Almost 80% of business entities surveyed by CMS declare that they are aware of the changes to personal data protection, which entered into force on 25 May of this year. However, according to a report prepared by CMS entitled “Changes in the EU Personal Data Protection Law – New Challenges and Opportunities for Companies”, almost 30% of respondents do not know how much time is scheduled for the adaptation to the new EU regulations.
CMS’ TMT team examined more than 100 companies on the Polish market in relation to the new data protection rules introduced by the European Union for all companies operating in member states, as well as for companies that provide goods or services to EU citizens even though they operate outside Europe.
The new law will be enforced by the regulator starting on 25 May 2018. In the case of non-compliance after this date, companies must be aware of the risk of financial penalties of up to EUR 20m or 4% of the global annual turnover of the previous financial year.
Tomasz Koryzma, partner at CMS says: “Business entities should start preparing for the implementation of the new law now, as adaptation to EU regulations requires both adequate financial and human resources. Given the scale of the changes, it may be necessary to create multi-disciplinary teams of legal and technological experts, who will analyse the impact of the new regulations on the company’s activities. Firstly, we need to look at the business processes, existing documentation and software that is used to process data and then we need to evaluate their compliance with the new regulations.”
The legislator has given businesses across Europe two years to prepare for the new regulations. This is needed due to the scale of the changes including, inter alia: the need to verify IT systems used by business entities or to inform customers about the new rules related to processing their data, as well as to introduce a new process in the company – an assessment of the impact of data processing on privacy.
“One of the major changes from the perspective of business entities is the need to provide customers with exhaustive information, in a clear and accessible way, about how their data is being processed, e.g. whether and to which countries the data is transferred and for how long it remains in the database. In practice, this means that information saying that the data is processed, e.g. for marketing or recruitment purposes is no longer sufficient," says Marcin Lewoszewski, legal adviser at CMS’ TMC department. “Additionally, businesses are now obliged to very carefully select the entities whom they entrust with the processing of data, e.g. in connection with the HR/payroll services or data analysis," says Marcin Lewoszewski.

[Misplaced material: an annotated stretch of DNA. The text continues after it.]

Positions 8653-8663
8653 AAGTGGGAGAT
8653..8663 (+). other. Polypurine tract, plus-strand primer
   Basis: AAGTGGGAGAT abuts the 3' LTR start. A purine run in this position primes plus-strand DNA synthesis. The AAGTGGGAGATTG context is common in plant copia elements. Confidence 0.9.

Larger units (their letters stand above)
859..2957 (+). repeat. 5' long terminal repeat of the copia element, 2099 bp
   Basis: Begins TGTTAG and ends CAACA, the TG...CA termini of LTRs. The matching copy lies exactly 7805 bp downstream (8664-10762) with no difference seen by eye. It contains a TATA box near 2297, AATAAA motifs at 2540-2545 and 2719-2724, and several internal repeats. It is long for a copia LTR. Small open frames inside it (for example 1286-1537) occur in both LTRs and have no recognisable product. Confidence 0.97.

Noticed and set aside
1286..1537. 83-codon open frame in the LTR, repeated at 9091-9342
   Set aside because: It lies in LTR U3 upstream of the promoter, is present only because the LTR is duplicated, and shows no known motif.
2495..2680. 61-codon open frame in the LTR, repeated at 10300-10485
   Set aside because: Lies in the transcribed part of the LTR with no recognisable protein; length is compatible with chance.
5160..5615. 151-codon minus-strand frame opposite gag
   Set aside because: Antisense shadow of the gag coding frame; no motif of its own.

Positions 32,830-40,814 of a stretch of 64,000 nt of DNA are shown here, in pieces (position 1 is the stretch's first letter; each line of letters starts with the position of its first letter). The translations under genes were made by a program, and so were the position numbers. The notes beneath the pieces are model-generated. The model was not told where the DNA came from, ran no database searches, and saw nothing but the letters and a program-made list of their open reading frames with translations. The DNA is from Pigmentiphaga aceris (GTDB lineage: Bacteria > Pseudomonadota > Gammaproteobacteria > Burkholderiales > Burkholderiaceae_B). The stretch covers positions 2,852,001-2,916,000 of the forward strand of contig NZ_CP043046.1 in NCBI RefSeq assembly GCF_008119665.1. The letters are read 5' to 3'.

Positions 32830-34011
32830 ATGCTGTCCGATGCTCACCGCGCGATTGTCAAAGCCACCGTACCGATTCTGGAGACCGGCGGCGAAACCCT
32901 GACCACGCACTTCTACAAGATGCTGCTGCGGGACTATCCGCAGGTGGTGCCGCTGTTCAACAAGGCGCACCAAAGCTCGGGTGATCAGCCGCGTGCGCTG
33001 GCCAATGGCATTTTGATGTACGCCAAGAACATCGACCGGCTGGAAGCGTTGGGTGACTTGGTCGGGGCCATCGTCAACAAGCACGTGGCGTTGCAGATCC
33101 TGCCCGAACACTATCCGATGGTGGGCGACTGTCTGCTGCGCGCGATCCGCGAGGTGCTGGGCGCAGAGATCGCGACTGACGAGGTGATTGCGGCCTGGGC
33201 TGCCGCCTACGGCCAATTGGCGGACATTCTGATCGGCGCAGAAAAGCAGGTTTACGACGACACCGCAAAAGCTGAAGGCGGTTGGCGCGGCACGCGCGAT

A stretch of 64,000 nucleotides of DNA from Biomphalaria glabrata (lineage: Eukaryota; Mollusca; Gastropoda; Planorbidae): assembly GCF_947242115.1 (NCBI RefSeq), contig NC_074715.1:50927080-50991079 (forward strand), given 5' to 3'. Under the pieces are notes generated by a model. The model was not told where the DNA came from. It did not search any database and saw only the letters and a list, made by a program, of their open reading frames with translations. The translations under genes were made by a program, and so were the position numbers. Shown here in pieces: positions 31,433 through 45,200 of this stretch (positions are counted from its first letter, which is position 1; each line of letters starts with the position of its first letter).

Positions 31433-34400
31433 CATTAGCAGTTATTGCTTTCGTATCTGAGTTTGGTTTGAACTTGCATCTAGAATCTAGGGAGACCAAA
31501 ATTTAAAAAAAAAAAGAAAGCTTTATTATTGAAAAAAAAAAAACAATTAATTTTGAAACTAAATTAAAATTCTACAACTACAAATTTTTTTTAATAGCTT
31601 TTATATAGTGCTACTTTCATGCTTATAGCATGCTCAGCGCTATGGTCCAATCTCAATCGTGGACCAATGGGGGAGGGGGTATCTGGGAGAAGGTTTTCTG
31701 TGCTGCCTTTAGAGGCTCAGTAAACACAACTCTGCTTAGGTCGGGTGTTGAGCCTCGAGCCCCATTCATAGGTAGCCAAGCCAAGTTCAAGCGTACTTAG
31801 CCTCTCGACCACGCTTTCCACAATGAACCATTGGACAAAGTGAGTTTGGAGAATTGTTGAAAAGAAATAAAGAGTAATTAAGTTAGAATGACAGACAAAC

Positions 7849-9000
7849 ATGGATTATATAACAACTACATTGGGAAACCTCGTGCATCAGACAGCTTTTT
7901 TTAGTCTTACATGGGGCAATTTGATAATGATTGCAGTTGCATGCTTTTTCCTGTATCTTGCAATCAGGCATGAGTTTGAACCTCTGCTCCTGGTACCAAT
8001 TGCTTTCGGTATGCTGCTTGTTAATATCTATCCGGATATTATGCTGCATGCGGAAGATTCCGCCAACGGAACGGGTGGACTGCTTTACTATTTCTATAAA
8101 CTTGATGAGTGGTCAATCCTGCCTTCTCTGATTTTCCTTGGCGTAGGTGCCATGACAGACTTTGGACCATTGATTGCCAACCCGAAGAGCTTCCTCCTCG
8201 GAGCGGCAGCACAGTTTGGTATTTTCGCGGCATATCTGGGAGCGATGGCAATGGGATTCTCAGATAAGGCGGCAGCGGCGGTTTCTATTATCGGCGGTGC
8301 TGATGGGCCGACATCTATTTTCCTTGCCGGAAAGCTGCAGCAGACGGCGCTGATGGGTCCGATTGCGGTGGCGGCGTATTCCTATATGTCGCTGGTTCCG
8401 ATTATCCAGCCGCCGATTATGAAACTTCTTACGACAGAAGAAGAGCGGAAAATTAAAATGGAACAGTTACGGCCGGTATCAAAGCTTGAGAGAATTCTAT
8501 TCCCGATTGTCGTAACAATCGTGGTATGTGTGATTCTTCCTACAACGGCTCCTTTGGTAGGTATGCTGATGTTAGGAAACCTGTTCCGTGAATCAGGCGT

It may be implied from CMS’ survey that only approx. 15% of the surveyed business entities have already taken any action in their organisations to prepare for the new challenges, while the vast majority of respondents (approx. 75%) limit themselves to monitoring legal changes in the scope of personal data management.
“Businesses have apparently decided to wait and see what happens, which may indicate their need to obtain further information about the practical consequences of the changes and on what actions to take in relation to the new approach to personal data protection," Tomasz Koryzma, partner at CMS, says. "However, if we look at the Polish market it may turn out that in comparison with the richer countries of Western Europe, the distance Polish companies have to cover in order to meet the new requirements, e.g. in relation to adapting IT systems, is greater due to the long-term lower level of investment in business, including in data security," he adds.
Companies themselves express the need for more information about the practical consequences of the changes – more than 85% of respondents would like to see more information about the consequences and specific actions needed in connection with the change in the regulations.
The vast majority of companies surveyed by CMS consider the regulations as significant enough to engage the company's management in the process of introducing changes to their organisations. The respondents think that the management’s participation is needed in the process of identifying key risks, due to the need to consider a new approach to personal data in the company’s organisational culture, and also because it is an important element of risk management in the company. In addition, nearly half of respondents believe the changes to be so extensive that they intend to use the support of external companies.
According to the respondents, sales, marketing and IT departments must make the greatest effort to prepare for the changes. Only approx. 40% see the need for HR departments or HR processes to adapt, and even less as regards finance (below 20%).
“Businesses accurately identify areas that will require the most attention and adaptation to the new law. Particularly in those industries where personal data is a key value – e.g. in the financial sector – the biggest changes will be related to the area of marketing and sales and IT,” says CMS’ Marcin Lewoszewski.